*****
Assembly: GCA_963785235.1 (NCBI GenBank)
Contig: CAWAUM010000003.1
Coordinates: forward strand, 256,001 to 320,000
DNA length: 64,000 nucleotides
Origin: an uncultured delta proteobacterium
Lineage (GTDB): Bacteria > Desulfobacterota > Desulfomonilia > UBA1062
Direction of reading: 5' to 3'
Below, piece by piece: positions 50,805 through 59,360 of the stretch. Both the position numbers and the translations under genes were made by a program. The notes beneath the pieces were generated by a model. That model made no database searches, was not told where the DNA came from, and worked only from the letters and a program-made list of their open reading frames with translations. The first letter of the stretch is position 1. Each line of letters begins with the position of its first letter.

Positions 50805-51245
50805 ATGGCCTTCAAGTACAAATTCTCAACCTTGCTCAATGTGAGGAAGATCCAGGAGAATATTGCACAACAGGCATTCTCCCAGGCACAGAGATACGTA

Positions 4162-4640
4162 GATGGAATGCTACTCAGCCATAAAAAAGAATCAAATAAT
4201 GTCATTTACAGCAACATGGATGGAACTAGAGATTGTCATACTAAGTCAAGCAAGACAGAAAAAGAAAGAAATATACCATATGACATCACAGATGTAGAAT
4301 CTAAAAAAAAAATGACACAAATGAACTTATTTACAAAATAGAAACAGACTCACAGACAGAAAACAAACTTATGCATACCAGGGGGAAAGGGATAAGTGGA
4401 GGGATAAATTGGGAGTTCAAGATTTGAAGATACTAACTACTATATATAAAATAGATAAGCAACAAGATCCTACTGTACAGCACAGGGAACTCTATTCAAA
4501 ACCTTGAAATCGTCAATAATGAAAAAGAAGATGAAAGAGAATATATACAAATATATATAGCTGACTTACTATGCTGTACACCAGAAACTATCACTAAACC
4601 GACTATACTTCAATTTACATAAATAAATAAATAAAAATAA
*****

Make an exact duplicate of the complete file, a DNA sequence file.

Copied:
Assembly: GCA_963785235.1 (NCBI GenBank)
Contig: CAWAUM010000003.1
Coordinates: forward strand, 256,001 to 320,000
DNA length: 64,000 nucleotides
Origin: an uncultured delta proteobacterium
Lineage (GTDB): Bacteria > Desulfobacterota > Desulfomonilia > UBA1062
Direction of reading: 5' to 3'
Below, piece by piece: positions 50,805 through 59,360 of the stretch. Both the position numbers and the translations under genes were made by a program. The notes beneath the pieces were generated by a model. That model made no database searches, was not told where the DNA came from, and worked only from the letters and a program-made list of their open reading frames with translations. The first letter of the stretch is position 1. Each line of letters begins with the position of its first letter.

Positions 50805-51245
50805 ATGGCCTTCAAGTACAAATTCTCAACCTTGCTCAATGTGAGGAAGATCCAGGAGAATATTGCACAACAGGCATTCTCCCAGGCACAGAGATACGTA

Positions 4162-4640
4162 GATGGAATGCTACTCAGCCATAAAAAAGAATCAAATAAT
4201 GTCATTTACAGCAACATGGATGGAACTAGAGATTGTCATACTAAGTCAAGCAAGACAGAAAAAGAAAGAAATATACCATATGACATCACAGATGTAGAAT
4301 CTAAAAAAAAAATGACACAAATGAACTTATTTACAAAATAGAAACAGACTCACAGACAGAAAACAAACTTATGCATACCAGGGGGAAAGGGATAAGTGGA
4401 GGGATAAATTGGGAGTTCAAGATTTGAAGATACTAACTACTATATATAAAATAGATAAGCAACAAGATCCTACTGTACAGCACAGGGAACTCTATTCAAA
4501 ACCTTGAAATCGTCAATAATGAAAAAGAAGATGAAAGAGAATATATACAAATATATATAGCTGACTTACTATGCTGTACACCAGAAACTATCACTAAACC
4601 GACTATACTTCAATTTACATAAATAAATAAATAAAAATAA